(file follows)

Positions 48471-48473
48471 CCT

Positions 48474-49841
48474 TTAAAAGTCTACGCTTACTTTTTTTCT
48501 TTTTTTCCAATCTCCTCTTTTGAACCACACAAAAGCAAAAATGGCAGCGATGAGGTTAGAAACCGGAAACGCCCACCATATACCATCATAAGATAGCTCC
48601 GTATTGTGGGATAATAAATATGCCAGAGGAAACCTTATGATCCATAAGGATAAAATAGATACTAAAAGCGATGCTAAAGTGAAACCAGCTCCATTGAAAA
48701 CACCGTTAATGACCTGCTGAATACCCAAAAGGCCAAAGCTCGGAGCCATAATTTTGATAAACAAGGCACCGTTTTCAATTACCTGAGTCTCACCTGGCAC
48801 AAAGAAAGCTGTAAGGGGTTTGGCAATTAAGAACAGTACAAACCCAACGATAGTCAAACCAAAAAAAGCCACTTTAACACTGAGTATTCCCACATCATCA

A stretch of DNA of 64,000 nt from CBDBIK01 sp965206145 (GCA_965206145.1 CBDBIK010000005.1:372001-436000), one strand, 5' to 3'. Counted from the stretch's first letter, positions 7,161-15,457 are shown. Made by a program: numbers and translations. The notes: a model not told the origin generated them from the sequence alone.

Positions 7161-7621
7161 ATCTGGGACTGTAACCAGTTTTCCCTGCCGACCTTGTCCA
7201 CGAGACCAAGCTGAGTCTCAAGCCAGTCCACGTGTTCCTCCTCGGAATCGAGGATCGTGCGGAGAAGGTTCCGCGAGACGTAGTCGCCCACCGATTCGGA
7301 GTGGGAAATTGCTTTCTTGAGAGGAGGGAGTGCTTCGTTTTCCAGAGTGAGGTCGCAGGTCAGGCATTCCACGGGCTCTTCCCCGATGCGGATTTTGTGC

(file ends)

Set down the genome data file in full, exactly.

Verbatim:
Positions 48471-48473
48471 CCT

Positions 48474-49841
48474 TTAAAAGTCTACGCTTACTTTTTTTCT
48501 TTTTTTCCAATCTCCTCTTTTGAACCACACAAAAGCAAAAATGGCAGCGATGAGGTTAGAAACCGGAAACGCCCACCATATACCATCATAAGATAGCTCC
48601 GTATTGTGGGATAATAAATATGCCAGAGGAAACCTTATGATCCATAAGGATAAAATAGATACTAAAAGCGATGCTAAAGTGAAACCAGCTCCATTGAAAA
48701 CACCGTTAATGACCTGCTGAATACCCAAAAGGCCAAAGCTCGGAGCCATAATTTTGATAAACAAGGCACCGTTTTCAATTACCTGAGTCTCACCTGGCAC
48801 AAAGAAAGCTGTAAGGGGTTTGGCAATTAAGAACAGTACAAACCCAACGATAGTCAAACCAAAAAAAGCCACTTTAACACTGAGTATTCCCACATCATCA

A stretch of DNA of 64,000 nt from CBDBIK01 sp965206145 (GCA_965206145.1 CBDBIK010000005.1:372001-436000), one strand, 5' to 3'. Counted from the stretch's first letter, positions 7,161-15,457 are shown. Made by a program: numbers and translations. The notes: a model not told the origin generated them from the sequence alone.

Positions 7161-7621
7161 ATCTGGGACTGTAACCAGTTTTCCCTGCCGACCTTGTCCA
7201 CGAGACCAAGCTGAGTCTCAAGCCAGTCCACGTGTTCCTCCTCGGAATCGAGGATCGTGCGGAGAAGGTTCCGCGAGACGTAGTCGCCCACCGATTCGGA
7301 GTGGGAAATTGCTTTCTTGAGAGGAGGGAGTGCTTCGTTTTCCAGAGTGAGGTCGCAGGTCAGGCATTCCACGGGCTCTTCCCCGATGCGGATTTTGTGC